World leaders fell over themselves to pay tribute to the Iron Lady, and the list of attendees to her funeral at St Paul’s in London on Wednesday reads like a Who’s Who of the planet’s political landscape over the past 30 years.
Within hours of the news of Thatcher’s death breaking on Monday, #nowthatchersdead was trending on Twitter (leading many to believe Cher the singer had died), macabre celebratory parties were taking place, sparking outrage, and Ding Dong! The Witch Is Dead was hurtling towards number one in the UK charts.
One news reporter described the former Conservative leader as ‘Marmite’ – she was either considered by her critics as the devil incarnate who ruined lives with uncompromising economic reforms, or she was the woman who made Britain ‘Great’ again.
For those alive during Britain’s first woman premier’s 11-year reign, no one sits on the fence.
She transformed the economy, sold off council houses to their occupants, marched the country into war against Argentina over the Falklands, and branded Nelson Mandela’s African National Congress (ANC) “a typical terrorist organisation”.
She also deregulated markets, pushed forwards privatisation by selling off public-owned services, neutered the power of trade unions, democratised capitalism and backed the influence of the state.
Thatcher, who was ousted by her own party in 1990, built a “special relationship” with US president Ronald Reagan which helped bring the curtain down on Soviet Communism and the Cold War.
She opposed closer ties with Europe, introduced the Poll Tax and presided over the closing of 150 coal mines.
She also abolished the right of kids to get free milk at school, earning her the slogan, “Thatcher the milk snatcher”.
And that’s a brief, by-no-means-exhaustive list.
But while Brits celebrated, got angry at those celebrating, which in turn pissed off the celebrators, here’s how some of the rest of the world marked her passing.
Australia’s first woman prime minister Julia Gillard said Thatcher created history with her stronger leadership. “Her service as the first female prime minister of the United Kingdom was a history-making achievement,” Gillard said.
“Her strength of conviction was recognised by her closest supporters and her strongest opponents.”
John Howard, Australia’s last Liberal prime minister who was leader of the opposition when the Iron Lady was in power, called Baroness Thatcher Britain’s most renowned premier since wartime leader Winston Churchill.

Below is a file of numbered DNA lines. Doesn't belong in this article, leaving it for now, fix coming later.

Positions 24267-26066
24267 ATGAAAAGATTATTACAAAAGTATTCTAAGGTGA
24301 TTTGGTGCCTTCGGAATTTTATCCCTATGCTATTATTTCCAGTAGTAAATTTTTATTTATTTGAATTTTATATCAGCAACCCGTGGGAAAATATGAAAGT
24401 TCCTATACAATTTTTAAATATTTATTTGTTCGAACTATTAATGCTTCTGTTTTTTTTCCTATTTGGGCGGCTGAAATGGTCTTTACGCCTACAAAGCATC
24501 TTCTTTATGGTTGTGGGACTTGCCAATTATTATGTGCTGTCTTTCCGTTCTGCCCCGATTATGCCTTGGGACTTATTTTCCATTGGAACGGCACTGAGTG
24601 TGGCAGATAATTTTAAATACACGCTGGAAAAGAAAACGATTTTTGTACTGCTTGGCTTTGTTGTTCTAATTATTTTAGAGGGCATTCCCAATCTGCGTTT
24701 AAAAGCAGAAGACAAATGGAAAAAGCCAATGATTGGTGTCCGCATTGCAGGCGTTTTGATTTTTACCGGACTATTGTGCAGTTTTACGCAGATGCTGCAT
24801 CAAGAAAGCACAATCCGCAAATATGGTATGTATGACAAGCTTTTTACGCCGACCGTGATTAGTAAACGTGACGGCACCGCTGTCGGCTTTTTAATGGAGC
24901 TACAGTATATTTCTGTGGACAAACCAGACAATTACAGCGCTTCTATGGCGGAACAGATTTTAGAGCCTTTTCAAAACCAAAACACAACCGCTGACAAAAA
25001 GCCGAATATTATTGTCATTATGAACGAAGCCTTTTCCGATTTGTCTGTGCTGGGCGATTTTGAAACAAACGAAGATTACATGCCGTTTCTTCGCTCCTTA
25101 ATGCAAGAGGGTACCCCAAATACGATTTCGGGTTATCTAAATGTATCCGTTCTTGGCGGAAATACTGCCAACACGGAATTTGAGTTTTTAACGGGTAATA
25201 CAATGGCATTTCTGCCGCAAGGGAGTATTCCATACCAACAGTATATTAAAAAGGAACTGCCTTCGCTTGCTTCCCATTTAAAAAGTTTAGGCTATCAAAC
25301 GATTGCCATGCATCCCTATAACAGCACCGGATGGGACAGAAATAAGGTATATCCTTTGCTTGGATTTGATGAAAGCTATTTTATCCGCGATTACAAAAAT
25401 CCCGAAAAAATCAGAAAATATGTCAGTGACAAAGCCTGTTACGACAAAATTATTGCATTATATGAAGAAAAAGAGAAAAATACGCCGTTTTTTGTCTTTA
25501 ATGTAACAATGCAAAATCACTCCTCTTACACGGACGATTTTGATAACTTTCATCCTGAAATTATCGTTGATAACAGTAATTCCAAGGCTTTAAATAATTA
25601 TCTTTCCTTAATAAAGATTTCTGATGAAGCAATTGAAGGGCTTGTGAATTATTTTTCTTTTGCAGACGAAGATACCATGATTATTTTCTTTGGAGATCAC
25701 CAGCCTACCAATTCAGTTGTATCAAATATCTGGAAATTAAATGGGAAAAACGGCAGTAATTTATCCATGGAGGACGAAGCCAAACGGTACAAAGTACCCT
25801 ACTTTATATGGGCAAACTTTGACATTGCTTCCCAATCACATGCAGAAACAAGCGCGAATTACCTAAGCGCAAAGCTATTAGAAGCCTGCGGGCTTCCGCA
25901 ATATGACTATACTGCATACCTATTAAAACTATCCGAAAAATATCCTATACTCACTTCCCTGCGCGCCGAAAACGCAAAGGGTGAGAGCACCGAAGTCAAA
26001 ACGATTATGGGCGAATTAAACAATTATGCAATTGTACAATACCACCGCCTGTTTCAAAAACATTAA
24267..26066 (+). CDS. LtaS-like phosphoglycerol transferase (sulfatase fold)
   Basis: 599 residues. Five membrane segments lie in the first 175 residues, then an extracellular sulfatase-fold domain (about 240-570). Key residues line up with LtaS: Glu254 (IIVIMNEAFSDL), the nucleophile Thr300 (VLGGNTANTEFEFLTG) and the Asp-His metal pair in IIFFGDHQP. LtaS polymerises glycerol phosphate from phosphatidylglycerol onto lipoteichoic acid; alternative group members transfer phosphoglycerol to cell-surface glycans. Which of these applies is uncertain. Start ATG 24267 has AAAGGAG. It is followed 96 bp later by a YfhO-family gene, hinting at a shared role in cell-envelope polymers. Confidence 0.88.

He said her greatest legacy was her work with Reagan and the late Pope John Paul II to exert military, political and moral pressure to bring about the end of the Soviet empire.
“In terms of the political framework in which the world lives, it was the biggest single event that I experienced in my lifetime,” he added.
Aaron Wally Peardon told TNT on its Facebook page: “I don’t understand all this hate for MT, she was elected three times, so she must have done something right and most of the people that partied in Brixton were not old enough or even born when she was in power.”
Prime minister John Key said he was an admirer of Thatcher.
“She will be remembered as a very strong and determined leader that faced some real challenges.
She stood up for what she believed in, she was fiercely determined all the way through. I was somewhat in awe of her as a person, who was such a well-recognised and well-known world leader.”
Bryan Gould, who served as a Labour MP in the UK when Thatcher was PM, said the Iron Lady always had a higher reputation overseas than in Britain, where she remained a “divisive figure”.
He added: “I don’t think she spared more than a second or two thinking about New Zealand. She was pretty preoccupied with the relationship with America, and she had big issues with Europe.”
Clint Heine, founder of the Kiwis In London Facebook page, said: “Anybody celebrating the death of her … speaks volumes about what sort of people you are.
“[She was a] role model that broke ground for females in politics in the UK and worldwide, a woman that stood up to bullying unions that were crippling the economy (look it up) and while she polarised opinion, she made the UK a better place to be.”
In a statement, Jackson Mthembu, spokesman for the African National Congress, said the party had been on the “receiving end” of Thatcher’s policies in her “refusing to recognise the ANC as the representatives of South Africans” and her “failure to isolate apartheid after it had been described as a crime against humanity”.
He added: “However, we acknowledge she was one of the strong leaders in Britain and Europe to an extent that some of her policies dominate discourse in the public service structures of the world.
“Long after her passing on, her impact will still be felt and her views [will remain] a subject of discussion.”
Pallo Jordan, the ANC’s chief propagandist in exile during the apartheid era, told the Guardian: “I’ve just sent a letter of congratulations.
“I say good riddance. She was a staunch supporter of the apartheid regime. She was part of the right-wing alliance with Ronald Reagan that led to a lot of avoidable deaths.”